Sporting organisations at the top of the sport hierarchy pyramid are fading towards irrelevance.
You are here
Renowned sculptor Ralph Baney dies in US
Internationally acclaimed Trinidadian sculptor Ralph Baney died last Tuesday at his Maryland, USA home. The San Fernando-born Baney was 84 and had been ailing with a heart condition, his only son, Clarence Baney, told the Guardian yesterday. A grieving Clarence, 31, who was adopted by the Baneys, said he lost his mother Vera, Baney’s wife, almost five years ago. Vera Baney was a potter and was awarded a Hummingbird Medal and an honorary doctorate in T&T. “He had been ailing for some time and it was only a matter of time. But it’s hard,” Clarence said. He said he moved back from college to be with Baney and spent the last three and a half years with him. “We got very close after my mother died and did a lot together. “I have two dogs and he loved them and would walk them every morning. I used the garage door one morning after he died and the puppy ran out thinking it was my dad come to take him out. It was heartbreaking.”
Clarence, whose areas of study are mathematics and music, said Baney got to see him perform for the first time with the Washington Opera. He said they are Presbyterians and attended a nearby church together. Recalling his fondest time with Baney and his mother, Clarence said it happened whenever he was going through a difficult time and needed assurance of their love for him. “They knew exactly what I needed to hear. I needed to hear them tell me how much I meant to them. I would not say they had a rehearsed speech but they used the same words every time.” Reminiscing about his father’s work, he recalled Baney recently took a section of a tree log and turned it into a coffee table. “He left all the hues and curves intact. It’s really quite beautiful.”
Baney worked from a studio in the yard of their home. Clarence said the First Presbyterian Church of Howard County, which they attended, was helping with funeral arrangements. A memorial service for Baney will be held on February 8 at 2 pm at the church. Clarence said the family was also planning a memorial service for him in Trinidad. He requested that, instead of flowers, donations should be made to the Vera Baney Memorial Fund to help a student at Naparima Girls’ High School with her expenses. Ralph’s brother, Sookdeo Baney, a media photographer, expressed shock at the passing of his brother Sookdeo said a caller from one of the media houses first alerted him to his brother’s passing. He said he last saw and spoke to his brother, several years ago, during one of his visits to Trinidad. “He may have come and stopped by after, but due to the nature of my job, I was never at home. “I am very sorry to hear of his passing, he made us all proud, Sookdeo said, recalling his brother’s passion for art.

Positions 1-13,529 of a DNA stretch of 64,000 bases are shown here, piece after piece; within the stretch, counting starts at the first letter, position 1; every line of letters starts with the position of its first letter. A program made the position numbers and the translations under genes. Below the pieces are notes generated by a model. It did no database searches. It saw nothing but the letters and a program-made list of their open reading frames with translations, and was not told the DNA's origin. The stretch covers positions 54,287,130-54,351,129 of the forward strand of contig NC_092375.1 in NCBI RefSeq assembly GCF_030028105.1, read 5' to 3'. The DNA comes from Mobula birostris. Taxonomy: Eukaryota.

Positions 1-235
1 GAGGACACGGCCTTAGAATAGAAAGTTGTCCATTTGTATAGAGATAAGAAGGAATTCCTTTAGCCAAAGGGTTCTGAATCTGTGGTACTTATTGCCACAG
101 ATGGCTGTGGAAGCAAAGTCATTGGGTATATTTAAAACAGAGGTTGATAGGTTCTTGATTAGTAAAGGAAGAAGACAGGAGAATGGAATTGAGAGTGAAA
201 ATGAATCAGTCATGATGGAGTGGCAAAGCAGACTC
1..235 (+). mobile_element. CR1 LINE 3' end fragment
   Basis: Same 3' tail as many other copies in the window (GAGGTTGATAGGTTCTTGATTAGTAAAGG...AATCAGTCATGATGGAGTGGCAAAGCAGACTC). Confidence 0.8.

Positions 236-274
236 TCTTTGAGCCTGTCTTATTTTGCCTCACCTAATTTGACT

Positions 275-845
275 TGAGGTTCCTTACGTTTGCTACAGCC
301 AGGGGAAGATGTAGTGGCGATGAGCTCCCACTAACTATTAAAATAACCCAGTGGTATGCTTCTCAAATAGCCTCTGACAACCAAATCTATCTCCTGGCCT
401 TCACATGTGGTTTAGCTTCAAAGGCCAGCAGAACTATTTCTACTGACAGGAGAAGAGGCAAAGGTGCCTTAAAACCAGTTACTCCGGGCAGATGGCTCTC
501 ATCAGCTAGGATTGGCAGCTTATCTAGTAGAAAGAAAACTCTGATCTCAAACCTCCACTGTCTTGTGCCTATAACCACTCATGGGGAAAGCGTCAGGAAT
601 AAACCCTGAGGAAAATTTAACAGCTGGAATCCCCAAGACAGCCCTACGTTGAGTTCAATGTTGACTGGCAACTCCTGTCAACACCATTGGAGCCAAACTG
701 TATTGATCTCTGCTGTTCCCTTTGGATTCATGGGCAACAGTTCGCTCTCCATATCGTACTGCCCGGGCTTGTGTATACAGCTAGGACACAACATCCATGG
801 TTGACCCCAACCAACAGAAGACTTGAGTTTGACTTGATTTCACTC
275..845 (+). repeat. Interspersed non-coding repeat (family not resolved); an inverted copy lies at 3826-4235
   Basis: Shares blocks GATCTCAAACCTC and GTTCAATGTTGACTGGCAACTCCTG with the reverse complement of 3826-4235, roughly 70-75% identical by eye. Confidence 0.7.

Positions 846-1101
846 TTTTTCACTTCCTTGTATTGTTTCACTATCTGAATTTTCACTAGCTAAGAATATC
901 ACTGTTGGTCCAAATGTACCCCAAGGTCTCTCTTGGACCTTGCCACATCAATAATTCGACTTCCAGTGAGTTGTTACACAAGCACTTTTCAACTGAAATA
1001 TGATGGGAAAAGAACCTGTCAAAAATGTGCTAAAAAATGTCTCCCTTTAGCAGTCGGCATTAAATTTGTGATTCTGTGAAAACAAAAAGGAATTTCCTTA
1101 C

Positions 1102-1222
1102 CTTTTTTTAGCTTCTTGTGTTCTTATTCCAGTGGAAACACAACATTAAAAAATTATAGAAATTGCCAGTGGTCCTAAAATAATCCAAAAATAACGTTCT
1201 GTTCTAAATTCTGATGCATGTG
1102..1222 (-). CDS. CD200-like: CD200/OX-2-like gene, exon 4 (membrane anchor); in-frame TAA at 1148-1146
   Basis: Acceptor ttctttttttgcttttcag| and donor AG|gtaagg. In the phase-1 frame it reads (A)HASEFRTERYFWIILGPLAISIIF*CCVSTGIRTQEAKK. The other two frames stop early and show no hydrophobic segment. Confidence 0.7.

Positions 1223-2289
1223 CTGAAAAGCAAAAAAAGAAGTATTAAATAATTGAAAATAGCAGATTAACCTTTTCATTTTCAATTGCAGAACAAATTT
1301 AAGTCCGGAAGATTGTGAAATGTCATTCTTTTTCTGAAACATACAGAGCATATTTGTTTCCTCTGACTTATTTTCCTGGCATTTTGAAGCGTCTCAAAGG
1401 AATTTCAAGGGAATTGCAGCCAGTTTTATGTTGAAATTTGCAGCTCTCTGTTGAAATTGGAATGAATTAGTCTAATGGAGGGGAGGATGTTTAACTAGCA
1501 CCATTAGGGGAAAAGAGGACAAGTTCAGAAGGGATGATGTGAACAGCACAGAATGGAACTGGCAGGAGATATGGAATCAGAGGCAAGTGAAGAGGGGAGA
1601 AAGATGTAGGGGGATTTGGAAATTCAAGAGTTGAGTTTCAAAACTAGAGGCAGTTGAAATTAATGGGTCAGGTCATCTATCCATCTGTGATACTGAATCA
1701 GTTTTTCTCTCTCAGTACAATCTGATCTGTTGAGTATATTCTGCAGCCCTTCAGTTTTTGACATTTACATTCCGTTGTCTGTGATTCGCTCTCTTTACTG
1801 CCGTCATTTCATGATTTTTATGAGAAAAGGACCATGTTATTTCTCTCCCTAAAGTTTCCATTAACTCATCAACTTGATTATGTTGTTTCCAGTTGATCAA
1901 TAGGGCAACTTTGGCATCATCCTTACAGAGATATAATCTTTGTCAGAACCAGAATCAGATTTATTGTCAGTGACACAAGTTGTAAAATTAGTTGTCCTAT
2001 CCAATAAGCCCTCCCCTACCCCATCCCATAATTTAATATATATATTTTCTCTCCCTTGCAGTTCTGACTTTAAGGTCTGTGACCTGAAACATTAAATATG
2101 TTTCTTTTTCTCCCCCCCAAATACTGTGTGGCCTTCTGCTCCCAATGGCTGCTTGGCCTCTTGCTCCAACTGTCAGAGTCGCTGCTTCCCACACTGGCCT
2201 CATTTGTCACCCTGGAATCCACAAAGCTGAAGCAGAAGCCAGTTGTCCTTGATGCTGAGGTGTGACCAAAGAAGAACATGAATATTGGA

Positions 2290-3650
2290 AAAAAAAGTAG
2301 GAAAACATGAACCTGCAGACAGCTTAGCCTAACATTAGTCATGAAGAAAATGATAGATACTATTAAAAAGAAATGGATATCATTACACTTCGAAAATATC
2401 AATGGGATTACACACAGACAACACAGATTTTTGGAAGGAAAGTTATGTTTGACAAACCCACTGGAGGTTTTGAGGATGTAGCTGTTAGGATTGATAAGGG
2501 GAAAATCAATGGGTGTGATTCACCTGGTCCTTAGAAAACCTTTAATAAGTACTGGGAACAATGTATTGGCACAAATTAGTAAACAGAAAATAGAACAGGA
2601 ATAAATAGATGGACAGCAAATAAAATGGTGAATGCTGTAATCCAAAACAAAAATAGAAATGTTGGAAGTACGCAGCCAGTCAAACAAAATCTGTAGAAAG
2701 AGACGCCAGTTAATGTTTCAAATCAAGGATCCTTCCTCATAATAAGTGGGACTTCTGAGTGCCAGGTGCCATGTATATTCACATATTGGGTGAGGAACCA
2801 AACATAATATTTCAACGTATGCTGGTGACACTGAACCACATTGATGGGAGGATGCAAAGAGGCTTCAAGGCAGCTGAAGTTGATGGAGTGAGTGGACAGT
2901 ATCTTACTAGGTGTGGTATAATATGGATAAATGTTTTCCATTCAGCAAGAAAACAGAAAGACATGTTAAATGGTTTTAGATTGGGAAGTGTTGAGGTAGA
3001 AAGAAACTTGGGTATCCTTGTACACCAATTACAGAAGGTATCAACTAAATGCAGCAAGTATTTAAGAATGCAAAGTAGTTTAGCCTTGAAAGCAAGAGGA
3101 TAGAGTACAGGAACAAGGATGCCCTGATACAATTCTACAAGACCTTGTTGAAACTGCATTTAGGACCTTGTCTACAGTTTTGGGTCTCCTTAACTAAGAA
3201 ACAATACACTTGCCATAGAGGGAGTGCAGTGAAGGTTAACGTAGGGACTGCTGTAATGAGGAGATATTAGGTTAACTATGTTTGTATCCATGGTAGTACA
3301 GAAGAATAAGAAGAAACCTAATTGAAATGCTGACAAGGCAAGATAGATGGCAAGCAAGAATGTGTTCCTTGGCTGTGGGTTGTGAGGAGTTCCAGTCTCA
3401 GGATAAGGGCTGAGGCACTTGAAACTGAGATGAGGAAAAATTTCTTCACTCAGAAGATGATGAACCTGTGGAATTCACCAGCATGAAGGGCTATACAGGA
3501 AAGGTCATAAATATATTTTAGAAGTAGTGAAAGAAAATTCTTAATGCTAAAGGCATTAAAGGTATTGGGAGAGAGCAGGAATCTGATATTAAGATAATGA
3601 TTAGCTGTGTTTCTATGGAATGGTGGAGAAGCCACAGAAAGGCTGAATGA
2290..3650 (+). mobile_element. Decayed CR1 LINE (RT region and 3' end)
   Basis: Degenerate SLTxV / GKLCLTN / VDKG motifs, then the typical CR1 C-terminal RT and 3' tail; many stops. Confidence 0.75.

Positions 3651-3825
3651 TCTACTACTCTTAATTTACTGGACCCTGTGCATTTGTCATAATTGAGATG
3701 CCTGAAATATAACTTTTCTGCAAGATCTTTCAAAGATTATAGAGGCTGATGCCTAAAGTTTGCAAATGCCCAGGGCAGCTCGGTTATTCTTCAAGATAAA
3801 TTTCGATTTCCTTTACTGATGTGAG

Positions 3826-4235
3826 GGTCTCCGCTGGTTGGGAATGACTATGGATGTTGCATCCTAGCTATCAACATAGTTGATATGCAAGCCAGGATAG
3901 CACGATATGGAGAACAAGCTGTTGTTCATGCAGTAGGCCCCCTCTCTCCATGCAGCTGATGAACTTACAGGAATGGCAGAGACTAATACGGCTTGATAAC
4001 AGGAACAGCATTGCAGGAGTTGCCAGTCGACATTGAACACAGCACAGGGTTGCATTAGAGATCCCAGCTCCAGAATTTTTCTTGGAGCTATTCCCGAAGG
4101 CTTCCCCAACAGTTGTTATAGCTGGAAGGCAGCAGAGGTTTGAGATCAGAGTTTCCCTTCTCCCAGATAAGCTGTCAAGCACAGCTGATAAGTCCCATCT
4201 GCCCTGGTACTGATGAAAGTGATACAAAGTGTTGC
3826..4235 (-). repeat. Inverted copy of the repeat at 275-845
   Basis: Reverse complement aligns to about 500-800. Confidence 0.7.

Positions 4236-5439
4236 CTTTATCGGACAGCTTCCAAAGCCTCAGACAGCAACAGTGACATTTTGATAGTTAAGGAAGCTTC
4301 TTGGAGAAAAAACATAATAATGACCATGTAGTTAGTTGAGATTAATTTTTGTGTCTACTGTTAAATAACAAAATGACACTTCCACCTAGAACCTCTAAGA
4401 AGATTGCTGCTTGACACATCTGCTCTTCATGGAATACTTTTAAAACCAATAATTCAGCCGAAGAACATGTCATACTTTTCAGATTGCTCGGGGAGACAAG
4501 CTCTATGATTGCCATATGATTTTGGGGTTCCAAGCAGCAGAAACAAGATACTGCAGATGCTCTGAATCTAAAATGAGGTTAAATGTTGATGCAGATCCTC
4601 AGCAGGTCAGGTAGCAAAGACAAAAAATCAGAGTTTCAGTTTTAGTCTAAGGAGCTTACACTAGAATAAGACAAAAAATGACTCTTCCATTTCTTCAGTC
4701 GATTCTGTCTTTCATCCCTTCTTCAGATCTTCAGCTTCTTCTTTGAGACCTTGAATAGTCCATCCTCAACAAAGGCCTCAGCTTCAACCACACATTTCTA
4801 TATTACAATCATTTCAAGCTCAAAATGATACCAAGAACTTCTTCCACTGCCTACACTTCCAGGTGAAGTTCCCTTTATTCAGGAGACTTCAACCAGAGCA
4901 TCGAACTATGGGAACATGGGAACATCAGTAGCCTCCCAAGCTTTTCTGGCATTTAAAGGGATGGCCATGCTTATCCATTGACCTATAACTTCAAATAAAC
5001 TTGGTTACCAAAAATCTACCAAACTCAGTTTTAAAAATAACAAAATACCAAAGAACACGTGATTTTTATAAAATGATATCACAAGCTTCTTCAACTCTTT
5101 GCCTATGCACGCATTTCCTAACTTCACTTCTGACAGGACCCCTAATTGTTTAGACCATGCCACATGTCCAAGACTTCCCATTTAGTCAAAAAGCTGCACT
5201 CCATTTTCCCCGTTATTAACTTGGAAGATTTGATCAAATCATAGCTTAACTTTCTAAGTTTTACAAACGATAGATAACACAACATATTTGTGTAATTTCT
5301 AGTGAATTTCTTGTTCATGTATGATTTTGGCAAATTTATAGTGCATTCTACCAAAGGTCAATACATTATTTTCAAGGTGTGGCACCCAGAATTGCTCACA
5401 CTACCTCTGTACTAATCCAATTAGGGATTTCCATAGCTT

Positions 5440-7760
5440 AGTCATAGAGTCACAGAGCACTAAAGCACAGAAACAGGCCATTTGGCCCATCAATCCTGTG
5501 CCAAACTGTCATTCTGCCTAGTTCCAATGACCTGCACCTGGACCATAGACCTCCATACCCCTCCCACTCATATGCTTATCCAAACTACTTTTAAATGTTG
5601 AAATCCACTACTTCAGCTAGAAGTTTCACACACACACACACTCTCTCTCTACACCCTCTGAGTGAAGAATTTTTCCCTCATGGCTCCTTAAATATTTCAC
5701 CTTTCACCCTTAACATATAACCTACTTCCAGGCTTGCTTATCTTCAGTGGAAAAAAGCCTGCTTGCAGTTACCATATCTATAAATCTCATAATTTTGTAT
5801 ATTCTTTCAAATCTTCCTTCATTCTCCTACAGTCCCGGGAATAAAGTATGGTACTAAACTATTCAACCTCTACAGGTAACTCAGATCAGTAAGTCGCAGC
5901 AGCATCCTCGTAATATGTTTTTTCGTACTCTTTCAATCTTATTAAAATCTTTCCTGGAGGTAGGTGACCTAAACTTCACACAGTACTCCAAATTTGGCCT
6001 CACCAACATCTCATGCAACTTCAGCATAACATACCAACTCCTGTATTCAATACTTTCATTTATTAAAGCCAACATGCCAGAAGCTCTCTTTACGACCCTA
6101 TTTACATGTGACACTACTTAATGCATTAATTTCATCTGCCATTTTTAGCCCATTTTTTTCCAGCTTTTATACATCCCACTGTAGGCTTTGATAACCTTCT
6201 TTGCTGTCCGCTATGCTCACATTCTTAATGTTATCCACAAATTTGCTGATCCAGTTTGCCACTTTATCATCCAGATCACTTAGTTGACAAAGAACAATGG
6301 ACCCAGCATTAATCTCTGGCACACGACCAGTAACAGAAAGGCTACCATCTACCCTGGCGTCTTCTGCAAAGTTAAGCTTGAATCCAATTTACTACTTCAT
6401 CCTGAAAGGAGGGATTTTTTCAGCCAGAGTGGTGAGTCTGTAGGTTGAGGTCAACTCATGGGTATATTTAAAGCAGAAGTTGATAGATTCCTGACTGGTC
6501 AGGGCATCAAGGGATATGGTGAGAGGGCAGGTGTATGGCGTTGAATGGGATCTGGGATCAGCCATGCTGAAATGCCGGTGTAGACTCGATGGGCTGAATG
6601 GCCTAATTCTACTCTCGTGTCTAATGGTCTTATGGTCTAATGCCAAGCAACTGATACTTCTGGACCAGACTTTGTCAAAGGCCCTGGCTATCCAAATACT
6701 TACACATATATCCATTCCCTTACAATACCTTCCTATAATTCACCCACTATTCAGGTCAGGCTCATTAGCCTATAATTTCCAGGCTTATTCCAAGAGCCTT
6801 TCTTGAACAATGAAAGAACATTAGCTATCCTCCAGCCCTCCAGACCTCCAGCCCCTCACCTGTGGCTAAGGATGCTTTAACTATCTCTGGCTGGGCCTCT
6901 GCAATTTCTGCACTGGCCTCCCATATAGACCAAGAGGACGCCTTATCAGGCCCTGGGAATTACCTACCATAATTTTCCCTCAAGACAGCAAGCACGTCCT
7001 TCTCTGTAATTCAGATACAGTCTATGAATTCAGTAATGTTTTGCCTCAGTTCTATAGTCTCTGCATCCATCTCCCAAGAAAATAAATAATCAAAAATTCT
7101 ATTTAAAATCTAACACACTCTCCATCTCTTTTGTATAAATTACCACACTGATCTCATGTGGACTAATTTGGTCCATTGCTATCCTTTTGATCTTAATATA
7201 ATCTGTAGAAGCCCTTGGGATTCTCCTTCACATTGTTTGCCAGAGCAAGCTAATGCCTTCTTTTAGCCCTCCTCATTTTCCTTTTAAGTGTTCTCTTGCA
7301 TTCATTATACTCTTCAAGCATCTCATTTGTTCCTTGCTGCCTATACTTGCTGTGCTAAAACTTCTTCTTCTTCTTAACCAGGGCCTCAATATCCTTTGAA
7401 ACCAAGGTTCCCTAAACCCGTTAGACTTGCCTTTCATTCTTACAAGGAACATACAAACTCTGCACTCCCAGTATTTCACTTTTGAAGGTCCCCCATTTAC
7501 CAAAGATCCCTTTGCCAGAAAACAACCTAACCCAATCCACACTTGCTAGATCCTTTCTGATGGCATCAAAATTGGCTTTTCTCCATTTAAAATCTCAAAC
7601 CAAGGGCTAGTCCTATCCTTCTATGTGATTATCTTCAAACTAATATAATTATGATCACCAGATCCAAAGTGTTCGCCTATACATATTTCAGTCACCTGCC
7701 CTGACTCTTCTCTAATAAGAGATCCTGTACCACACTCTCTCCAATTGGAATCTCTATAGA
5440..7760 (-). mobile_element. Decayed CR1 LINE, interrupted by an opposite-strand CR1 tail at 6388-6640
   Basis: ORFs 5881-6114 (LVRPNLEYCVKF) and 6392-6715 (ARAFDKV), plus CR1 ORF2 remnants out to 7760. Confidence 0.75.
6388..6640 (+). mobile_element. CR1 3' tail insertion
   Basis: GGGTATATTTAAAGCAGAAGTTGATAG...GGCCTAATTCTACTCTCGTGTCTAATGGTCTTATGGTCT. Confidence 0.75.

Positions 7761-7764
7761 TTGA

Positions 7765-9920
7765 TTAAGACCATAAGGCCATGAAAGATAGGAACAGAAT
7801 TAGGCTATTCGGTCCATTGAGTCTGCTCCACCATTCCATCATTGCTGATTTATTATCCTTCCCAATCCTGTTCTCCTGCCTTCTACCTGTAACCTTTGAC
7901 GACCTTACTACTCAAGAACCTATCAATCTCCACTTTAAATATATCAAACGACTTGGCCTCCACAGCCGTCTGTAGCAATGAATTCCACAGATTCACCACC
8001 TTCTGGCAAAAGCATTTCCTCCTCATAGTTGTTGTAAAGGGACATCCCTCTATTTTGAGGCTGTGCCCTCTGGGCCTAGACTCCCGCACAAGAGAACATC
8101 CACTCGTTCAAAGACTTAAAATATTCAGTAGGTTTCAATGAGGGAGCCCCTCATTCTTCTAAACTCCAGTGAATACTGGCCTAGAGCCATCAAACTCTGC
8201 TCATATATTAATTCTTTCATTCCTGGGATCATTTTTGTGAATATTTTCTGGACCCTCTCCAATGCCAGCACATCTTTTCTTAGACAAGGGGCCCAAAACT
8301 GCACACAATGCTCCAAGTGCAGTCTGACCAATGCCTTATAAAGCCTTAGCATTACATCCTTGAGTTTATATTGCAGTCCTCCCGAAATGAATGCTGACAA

Tributes from T&T
Art dealer Geoffrey MacLean said Baney was a very accomplished sculptor in T&T at a time when there were very few of his calibre and sculpture was not one of the more popular artforms. “It was unfortunate he wasn’t better recognised in T&T.” Sculptor Hetty de Gannes recalled she did pottery classes with Baney at one time and met him at a sculpture conference in Canada. “The last time I saw him was in San Fernando, when we both got awards from the city. I liked his work.” De Gannes said sculpture was a very lonely artform in T&T.
About Ralph Baney
• Ralph Baney studied at Brighton College of Art, England, and the University of Maryland
• Worked as an art officer with the Ministry of Education from 1963 to 1971, teaching at Naparima Teachers’ College and other schools in the South
• Taught at the Dundalk Community College in Baltimore, while continuing to create works of art in wood and stone
• Most publicly visible works in Trinidad are a four-by-20-foot mural at the Scotia Centre in Port-of-Spain, an eight-by-ten-foot reinforced concrete coat of arms of T&T at the Treasury Building and a fiberglass fountain at the Naparima Bowl in San Fernando
• Created an eight-foot marble sculpture which was permanently mounted outside the city hall in Valjevo, Serbia.